The Linux Mint upgrade instructions begin by saying:
If your version of Linux Mint is still supported, and you are happy with your current system, then you don't need to upgrade.
The situation I sometimes find myself in is that I am happy with my current system, but my version is not supported. In particular, I am leery of doing a giant upgrade that upgrades everything and may disrupt things. But if I don't upgrade, when my version stops being supported, I can no longer install or upgrade individual packages with apt-get.
Upgrade instructions for Ubuntu-based distros (such as these older upgrade instructions for Mint) often say that basically what you do is point APT at the new distro, and then upgrade your packages using upgrade or dist-upgrade.
What I'm wondering is, is it possible to "update" my system in the sense of making new packages (or new versions of existing packages) available, but without actually upgrading anything, and in particular without upgrading everything all at once? What I would like to do is to retain the ability to install individual new packages, and new versions of already-installed packages, but without ever doing an overall upgrade of everything on the system.
This may seem like a weird goal, but I often use Linux on computers that I use infrequently. It is very frustrating to fire up an old computer to do something, and find that I can't install anything because the apt sources are gone, and then have to cross my fingers and try an upgrade that may break everything. I would prefer to take an incremental approach in which the need to install or upgrade a single program doesn't require taking a leap of faith and upgrading the entire system.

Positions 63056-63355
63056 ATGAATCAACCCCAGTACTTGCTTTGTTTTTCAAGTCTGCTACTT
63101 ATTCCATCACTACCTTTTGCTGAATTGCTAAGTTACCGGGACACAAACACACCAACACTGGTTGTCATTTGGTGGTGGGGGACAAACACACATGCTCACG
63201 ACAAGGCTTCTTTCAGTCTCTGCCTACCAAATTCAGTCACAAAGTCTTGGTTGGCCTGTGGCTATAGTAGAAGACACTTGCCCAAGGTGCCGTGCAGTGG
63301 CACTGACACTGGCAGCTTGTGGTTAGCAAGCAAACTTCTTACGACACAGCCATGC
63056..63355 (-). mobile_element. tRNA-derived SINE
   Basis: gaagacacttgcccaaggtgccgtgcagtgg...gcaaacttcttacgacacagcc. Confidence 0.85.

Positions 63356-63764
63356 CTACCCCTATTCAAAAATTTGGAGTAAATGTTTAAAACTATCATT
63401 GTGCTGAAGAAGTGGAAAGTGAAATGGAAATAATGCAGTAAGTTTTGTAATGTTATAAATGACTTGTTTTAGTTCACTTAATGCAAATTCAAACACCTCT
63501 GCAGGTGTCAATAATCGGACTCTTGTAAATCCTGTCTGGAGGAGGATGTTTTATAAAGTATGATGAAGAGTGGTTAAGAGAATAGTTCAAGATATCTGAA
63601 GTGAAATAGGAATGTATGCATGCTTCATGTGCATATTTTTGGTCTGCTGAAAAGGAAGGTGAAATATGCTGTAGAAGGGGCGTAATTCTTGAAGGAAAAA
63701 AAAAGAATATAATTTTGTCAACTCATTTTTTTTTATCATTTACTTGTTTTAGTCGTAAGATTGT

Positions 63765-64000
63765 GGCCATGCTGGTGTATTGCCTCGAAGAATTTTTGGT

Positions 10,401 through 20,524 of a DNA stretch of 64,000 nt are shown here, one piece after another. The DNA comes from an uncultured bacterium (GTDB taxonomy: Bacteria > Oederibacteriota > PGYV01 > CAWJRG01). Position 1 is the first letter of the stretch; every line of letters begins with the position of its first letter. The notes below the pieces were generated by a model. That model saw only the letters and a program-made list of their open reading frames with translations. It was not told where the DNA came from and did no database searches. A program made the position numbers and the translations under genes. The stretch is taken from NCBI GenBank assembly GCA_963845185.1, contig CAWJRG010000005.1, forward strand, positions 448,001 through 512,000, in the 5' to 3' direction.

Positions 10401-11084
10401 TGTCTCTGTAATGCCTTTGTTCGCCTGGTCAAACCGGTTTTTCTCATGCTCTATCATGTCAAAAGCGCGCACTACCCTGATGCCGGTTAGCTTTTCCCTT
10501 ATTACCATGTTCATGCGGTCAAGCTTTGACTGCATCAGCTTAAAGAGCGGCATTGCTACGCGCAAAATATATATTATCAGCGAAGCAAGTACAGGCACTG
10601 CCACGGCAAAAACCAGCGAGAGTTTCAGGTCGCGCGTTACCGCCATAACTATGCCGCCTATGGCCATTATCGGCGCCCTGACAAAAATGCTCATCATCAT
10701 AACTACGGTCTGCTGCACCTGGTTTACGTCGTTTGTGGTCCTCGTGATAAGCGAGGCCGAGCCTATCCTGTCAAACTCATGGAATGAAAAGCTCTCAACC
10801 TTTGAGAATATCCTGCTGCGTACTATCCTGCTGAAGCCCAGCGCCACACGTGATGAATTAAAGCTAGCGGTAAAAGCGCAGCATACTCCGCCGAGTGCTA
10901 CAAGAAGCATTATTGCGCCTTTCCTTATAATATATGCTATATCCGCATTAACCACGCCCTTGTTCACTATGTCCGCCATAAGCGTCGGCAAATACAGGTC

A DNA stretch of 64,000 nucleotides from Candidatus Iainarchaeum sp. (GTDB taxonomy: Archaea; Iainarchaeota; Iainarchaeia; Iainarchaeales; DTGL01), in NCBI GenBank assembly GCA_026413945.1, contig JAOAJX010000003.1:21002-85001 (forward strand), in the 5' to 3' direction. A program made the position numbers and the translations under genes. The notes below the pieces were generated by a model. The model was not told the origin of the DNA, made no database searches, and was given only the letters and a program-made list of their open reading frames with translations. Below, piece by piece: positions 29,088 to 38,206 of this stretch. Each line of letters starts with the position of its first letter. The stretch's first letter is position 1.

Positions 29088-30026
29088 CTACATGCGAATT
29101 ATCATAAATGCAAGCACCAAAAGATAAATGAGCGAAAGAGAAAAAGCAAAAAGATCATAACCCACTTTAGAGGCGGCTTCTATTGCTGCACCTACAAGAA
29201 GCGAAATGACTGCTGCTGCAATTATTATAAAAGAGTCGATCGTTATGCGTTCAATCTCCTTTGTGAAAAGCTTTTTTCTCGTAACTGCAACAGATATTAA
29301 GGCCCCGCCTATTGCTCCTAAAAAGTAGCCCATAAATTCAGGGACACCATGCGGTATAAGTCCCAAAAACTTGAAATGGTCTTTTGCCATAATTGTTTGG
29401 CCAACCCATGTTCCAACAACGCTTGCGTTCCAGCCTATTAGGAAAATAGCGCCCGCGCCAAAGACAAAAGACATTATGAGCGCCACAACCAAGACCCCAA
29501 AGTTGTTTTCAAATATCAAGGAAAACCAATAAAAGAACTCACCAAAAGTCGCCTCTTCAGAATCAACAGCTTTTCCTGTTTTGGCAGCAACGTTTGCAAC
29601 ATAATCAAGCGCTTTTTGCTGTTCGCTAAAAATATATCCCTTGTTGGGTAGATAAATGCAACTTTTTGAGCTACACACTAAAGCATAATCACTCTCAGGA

I'm also asking this question because, just theoretically, I'm curious what the upgrade process actually does. If everything on the system is defined by packages, what is the difference between "upgrading to CoolPackage version X on Mint 17" and "upgrading to CoolPackage version X on Mint 18"? In what way does the OS version itself actually affect the upgrading of packages? Or, most extremely, if upgrading the OS is just upgrading all the packages, why do you ever need to upgrade the OS per se at all, instead of just upgrading each package (and its dependencies) as needed? I'm also curious if different distros make such incremental upgrading harder or easier.
(Note that I'm not talking about ignoring dependencies; I realize that upgrading a package may require upgrading specific other packages. But I wonder why there needs to be the notion of an OS-level upgrade rather than just each individual package's notion of what needs to be done to upgrade that package. Is the answer just that, after enough time, all packages wind up indirectly depending on new versions of fundamental packages, so that upgrading any package would effectively require upgrading everything to keep dependencies satisfied?)